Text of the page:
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OPINION: Clean Slate Act is Another Step Back for Public Safety In NYS

By Will Barclay

Date:

Nearly every public poll conducted in recent years has reflected a similar sentiment: crime is a significant problem in New York state. Yet [on Nov. 16], we were reminded that the public’s sense of urgency isn’t shared by Gov. Hochul and her legislative allies. The signing of the Clean Slate Act, which automatically seals criminal records for most misdemeanors and felonies after a set time, is the latest example of this unsettling pattern.

 Everyone believes in second chances. In fact, New York state already has mechanisms in place for judges to seal certain criminal convictions within reason. But Clean Slate is an ill-conceived law that goes too far. Convictions for violent crimes and felonies like manslaughter, burglary, attempted murder, and gang assault will now be automatically sealed, without input from prosecutors, judges, or crime victims.

 The new law effectively prevents prospective employers, landlords, roommates, and others from accessing criminal records and critical information about an individual’s past. While second chances are important, so too is the ability to make informed decisions based on complete information. The Clean Slate Act ignores that reality and substitutes common-sense protections with radical progressive ideology.

At every press event, we hear the governor’s claims that protecting New Yorkers is her top priority. But signing this bill moves public protection in the wrong direction. Considering New York state has all but eliminated bail, made parole release easier, and raised the age of criminal responsibility, it is hard to believe the governor and left-wing Democrats have any interest in public safety at all.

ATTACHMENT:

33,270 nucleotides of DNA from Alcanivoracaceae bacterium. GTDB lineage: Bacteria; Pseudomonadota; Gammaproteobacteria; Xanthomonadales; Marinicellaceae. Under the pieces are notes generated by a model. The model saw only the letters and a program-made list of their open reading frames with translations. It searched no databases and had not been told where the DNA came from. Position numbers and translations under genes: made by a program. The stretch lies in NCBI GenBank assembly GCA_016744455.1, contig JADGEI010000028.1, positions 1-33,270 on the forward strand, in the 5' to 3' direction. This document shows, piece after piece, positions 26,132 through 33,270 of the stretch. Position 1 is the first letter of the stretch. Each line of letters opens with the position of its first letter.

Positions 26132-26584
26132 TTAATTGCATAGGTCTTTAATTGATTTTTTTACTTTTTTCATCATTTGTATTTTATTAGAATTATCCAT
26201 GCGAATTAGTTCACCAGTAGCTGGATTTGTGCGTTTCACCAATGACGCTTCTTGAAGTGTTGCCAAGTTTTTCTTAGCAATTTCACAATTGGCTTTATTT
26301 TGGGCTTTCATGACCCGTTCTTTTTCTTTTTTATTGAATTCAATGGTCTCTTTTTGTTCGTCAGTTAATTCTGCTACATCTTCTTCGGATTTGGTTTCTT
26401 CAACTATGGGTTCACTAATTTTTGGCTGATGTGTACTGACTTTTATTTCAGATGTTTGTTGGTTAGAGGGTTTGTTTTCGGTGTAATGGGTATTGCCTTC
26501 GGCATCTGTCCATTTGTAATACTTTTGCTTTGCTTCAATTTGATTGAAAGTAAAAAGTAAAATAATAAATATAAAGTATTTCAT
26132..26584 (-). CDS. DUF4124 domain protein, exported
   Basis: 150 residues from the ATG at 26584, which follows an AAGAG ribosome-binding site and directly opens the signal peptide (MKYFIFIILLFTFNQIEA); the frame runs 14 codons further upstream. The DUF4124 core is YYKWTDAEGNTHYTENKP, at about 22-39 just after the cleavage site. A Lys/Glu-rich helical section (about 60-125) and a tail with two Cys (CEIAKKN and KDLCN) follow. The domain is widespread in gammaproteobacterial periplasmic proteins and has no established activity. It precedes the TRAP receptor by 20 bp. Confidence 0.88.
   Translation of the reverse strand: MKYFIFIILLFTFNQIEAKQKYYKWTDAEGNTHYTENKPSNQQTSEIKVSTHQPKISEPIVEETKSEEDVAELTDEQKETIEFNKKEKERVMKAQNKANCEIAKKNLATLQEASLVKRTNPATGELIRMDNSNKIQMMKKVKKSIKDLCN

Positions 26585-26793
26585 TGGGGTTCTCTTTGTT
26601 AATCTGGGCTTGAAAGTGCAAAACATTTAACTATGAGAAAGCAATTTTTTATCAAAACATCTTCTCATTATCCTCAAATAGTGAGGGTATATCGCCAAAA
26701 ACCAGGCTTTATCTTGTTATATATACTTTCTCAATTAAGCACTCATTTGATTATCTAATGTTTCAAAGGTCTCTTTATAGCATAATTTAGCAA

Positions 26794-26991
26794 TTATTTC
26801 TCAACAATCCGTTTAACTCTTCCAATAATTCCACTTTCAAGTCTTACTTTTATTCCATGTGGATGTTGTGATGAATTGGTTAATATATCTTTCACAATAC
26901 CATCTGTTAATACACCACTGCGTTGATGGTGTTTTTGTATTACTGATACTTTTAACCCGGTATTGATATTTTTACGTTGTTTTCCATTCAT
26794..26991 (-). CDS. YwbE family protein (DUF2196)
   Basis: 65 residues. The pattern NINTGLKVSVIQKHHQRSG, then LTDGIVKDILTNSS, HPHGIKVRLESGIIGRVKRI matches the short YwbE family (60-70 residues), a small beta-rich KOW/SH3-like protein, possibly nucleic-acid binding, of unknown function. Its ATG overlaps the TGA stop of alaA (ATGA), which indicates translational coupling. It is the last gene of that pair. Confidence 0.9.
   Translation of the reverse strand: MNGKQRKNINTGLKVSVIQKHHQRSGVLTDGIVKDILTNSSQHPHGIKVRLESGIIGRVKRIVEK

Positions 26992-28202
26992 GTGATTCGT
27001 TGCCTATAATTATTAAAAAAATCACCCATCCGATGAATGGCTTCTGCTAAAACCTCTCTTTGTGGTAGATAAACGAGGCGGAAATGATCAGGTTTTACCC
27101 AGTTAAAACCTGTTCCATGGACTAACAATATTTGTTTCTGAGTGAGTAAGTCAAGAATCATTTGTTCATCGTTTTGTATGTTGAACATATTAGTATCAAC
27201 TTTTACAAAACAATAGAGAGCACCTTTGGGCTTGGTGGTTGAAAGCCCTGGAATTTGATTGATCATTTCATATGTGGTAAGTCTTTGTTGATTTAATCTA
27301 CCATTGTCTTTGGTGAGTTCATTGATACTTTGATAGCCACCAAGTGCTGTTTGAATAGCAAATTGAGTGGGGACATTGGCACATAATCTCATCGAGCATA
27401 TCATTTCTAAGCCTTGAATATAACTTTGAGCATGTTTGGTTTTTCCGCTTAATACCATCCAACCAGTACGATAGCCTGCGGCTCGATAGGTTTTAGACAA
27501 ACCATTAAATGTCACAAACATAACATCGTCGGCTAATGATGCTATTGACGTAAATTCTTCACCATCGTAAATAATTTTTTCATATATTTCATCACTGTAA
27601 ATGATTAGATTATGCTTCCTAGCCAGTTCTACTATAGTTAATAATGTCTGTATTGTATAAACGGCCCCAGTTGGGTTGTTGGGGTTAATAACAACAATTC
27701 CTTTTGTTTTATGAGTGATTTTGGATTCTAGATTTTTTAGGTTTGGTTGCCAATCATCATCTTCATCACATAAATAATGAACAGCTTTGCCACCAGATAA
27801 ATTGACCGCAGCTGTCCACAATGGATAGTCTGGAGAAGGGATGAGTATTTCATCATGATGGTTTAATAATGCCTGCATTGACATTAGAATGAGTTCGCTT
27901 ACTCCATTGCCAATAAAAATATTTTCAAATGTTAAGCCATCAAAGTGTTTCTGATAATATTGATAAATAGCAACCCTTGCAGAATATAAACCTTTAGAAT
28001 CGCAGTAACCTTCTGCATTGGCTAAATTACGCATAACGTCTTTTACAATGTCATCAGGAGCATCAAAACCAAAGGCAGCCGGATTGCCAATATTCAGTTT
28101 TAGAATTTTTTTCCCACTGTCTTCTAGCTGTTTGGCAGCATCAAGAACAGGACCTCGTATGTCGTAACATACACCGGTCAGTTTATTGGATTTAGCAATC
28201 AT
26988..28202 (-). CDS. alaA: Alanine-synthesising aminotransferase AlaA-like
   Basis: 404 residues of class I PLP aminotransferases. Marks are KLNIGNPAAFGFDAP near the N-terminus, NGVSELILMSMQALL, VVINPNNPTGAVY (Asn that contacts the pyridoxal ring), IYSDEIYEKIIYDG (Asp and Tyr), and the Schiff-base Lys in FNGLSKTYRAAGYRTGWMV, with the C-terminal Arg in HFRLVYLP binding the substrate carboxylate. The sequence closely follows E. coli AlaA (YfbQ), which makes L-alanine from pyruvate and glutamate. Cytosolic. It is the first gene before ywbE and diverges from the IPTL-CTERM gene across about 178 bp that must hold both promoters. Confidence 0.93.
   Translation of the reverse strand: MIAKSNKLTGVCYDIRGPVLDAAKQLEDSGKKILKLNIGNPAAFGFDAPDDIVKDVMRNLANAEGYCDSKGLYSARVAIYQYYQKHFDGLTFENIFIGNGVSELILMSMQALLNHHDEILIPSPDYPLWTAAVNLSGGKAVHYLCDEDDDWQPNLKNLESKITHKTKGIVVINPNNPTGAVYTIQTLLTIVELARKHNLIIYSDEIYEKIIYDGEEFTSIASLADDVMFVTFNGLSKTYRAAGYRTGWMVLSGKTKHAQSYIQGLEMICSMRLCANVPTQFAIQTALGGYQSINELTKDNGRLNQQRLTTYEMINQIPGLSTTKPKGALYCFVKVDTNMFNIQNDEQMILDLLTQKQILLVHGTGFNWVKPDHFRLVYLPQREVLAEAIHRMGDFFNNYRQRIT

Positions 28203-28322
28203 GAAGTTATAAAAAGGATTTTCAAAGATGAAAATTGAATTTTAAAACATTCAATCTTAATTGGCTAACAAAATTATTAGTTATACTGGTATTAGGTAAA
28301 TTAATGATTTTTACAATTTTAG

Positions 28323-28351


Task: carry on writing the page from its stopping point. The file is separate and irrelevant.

Criminals in New York enjoy an ever-growing array of legal protections at a time when crime continues to be a concern for most New Yorkers. Instead of fixing the problem, the radical liberal agenda continues to stack pro-criminal polices on top of each other — Bail Reform, Raise the Age, Clean Slate — with more certainly on the way.

Undermining law enforcement, prioritizing lawbreakers over victims, and legislating personal accountability and consequences out of the justice system puts public safety in jeopardy. It’s a troubling pattern and an unsustainable path.                 


William (Will) A. Barclay, 54, Republican, is the New York Assembly minority leader and represents the 120th New York Assembly District, which encompasses all of Oswego County, as well as parts of Jefferson and Cayuga counties.